Spirit of the Living God (UMH 393)
Spirit of the living God, fall afresh on me;
Spirit of the living God, fall afresh on me.
Melt me, mold me, fill me, use me.
Spirit of the living God, fall afresh on me. (Adapt. Acts 11:15)
Spirit of the living God, move among us all;
Make us one in heart and mind, make us one in love:
Humble, caring, selfless, sharing.
Spirit of the living God, fill our lives with love.
IN 1926, ORLANDO, FLORIDA, Daniel Iverson (1890-1977) – an ordained minister of the Presbyterian Church – attended an evangelism crusade by the George Stephans Evangelistic team. Iverson was moved by the preacher’s message about the Holy Spirit. e message inspired him to write the text and music of the song “Spirit of the Living God”.
Miss Birdie Loes, the pianist of the Stephans’ group, copied the song on manuscript paper. The team song leader was impressed and quickly taught the song to the people that evening. The song was sung throughout the campaign.
In 1980, a second stanza was added by Michael Baughen. Baughen was a priest in the Church of England and became Bishop of Chester from 1982 till he retired in 1996.
The United Methodist Hymnal has the first stanza only. The two stanzas were published together in 1982 in the hymnal Hymns for Today’s Church. The first stanza is a personal prayer calling the Holy Spirit to renew the individual’s heart. e second stanza moves from a personal to a corporate prayer that calls the Holy Spirit to unite us and transform our hearts that we may be renewed.
As we ponder upon this hymn, let us refer to what the apostle Paul teaches about the Holy Spirit. Acts 19:1-7 is an account of Paul’s ministry in Ephesus where the power of the Holy Spirit had been working through him in the midst of the power of darkness.
In Paul’s letter to the Ephesians, he explains whose power it was that worked abundantly amongst them. Paul speaks to believers also in Ephesians chapter 4. He encourages believers to “make every eﬀort to be united in the Spirit”.
In chapter 5, Paul exhorts us to “let our lives be filled with the Holy Spirit, speaking to one another with psalms, hymns and spiritual songs … always giving thanks for everything to God the Father in the name of our Lord Jesus Christ”. It is by God’s grace that we are blessed with the gifts of the Holy Spirit.
Judith Mosomos is Lecturer in Church Music at the Methodist School of Music.
Leadership counts, not titles
You Don’t Need A Title To Be A Leader
Author: Mark Sanborn 112 pages $21 (paperback), S$29 (hardcover)
Available at Girls’ Brigade Bookshop and www.amazon.com
Orders can be made with Times Bookshop, Kinokuniya and Popular
MENTION THE WORD “LEADER”, and many of us think of a person with a position and title in an organisation. But Mark Sanborn maintains that you do not need a title to be a leader in life, and having a title does not automatically make you a leader. He has found that everyone has the opportunity to lead every day; and it does not matter what position the person holds, or how long the person has been on a job.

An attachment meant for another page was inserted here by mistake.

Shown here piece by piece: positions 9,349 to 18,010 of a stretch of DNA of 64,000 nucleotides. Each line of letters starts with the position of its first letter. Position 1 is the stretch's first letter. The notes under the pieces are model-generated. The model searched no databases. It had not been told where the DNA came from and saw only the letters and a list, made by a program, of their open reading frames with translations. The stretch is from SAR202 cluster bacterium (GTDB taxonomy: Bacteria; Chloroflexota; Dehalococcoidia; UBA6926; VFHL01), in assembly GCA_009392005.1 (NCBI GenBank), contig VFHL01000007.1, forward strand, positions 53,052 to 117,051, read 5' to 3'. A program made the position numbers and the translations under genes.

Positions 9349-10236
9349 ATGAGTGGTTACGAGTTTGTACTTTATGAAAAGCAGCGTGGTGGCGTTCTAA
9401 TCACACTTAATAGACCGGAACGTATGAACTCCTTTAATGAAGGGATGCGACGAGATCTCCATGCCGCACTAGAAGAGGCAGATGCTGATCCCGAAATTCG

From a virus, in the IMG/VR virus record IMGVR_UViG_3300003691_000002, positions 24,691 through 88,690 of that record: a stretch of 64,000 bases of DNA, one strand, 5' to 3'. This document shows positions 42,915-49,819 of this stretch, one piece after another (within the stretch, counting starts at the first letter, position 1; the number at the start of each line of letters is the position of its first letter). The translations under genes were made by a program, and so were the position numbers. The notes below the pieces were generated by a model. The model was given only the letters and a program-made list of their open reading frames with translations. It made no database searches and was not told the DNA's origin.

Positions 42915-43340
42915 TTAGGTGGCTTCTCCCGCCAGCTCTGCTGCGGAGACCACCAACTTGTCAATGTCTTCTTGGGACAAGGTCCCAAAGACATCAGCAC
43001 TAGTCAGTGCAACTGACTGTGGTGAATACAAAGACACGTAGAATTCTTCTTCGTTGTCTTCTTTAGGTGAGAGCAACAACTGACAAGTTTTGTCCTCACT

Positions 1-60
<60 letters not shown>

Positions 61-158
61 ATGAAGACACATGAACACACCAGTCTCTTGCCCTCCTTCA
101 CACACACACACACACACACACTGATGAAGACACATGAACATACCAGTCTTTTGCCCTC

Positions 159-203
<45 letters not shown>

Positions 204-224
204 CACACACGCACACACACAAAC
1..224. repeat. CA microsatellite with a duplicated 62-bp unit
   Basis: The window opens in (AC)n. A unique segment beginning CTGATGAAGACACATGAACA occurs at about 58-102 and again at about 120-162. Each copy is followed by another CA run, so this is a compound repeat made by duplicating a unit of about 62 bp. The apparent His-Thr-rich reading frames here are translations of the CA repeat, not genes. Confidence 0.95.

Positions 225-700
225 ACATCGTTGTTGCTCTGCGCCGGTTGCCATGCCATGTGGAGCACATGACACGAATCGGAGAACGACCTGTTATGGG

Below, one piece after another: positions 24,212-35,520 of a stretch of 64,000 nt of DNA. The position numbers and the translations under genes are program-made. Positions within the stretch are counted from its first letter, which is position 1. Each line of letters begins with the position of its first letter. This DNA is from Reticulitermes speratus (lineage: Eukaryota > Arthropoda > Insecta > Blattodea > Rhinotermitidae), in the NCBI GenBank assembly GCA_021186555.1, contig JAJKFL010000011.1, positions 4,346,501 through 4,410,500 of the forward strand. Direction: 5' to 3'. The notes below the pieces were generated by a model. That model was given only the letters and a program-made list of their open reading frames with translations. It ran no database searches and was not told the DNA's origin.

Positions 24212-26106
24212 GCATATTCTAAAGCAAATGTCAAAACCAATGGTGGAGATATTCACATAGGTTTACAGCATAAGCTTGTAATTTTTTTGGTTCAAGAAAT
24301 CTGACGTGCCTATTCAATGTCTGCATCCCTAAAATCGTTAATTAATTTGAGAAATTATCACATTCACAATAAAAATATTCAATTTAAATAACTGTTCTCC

He asked his readers the following questions: Do you shape your life and career?
Do you aﬀect the quality of others’ experience? Do you inspire or influence others?
Do you work to achieve specific goals by working with or coordinating the eﬀorts of others?
If they answered “yes” to any of these questions, then they are leaders.
He said that leadership is influence, and he quotes leadership guru John Maxwell as saying that it is positive influence. Anyone at any level can learn to be a leader and help shape or influence the world around him.
Sanborn begins the book by telling stories of people who had no title and no proper qualifications, but yet were able to influence in their spheres of contact.
As I read these stories, I was reminded of our church’s former tea lady, the late Aunty Margaret, who went home to be with the Lord in August 2010. Her position in the hierarchy of our church would have been the lowest. No one realised how much influence she had on young and old, until we saw the number of people who attended her wake, and heard the stories they told of how she had touched their lives. e young people who could not attend her wake even sent their parents to represent them. What a legacy she left behind!
Sanborn discusses six principles of leadership: the power of self-mastery, the power of focus, the power with people, the power of persuasive communication, the power of execution, and the power of giving. He then goes on to discuss how to leave a leadership legacy, and what it takes to master the art of leadership.
Tan Peck Yin is one of two Associate Lay Leaders of Trinity Annual Conference and worships at Christ Methodist Church, where she also serves as an Associate Lay Leader, a Care Group Leader and a musician.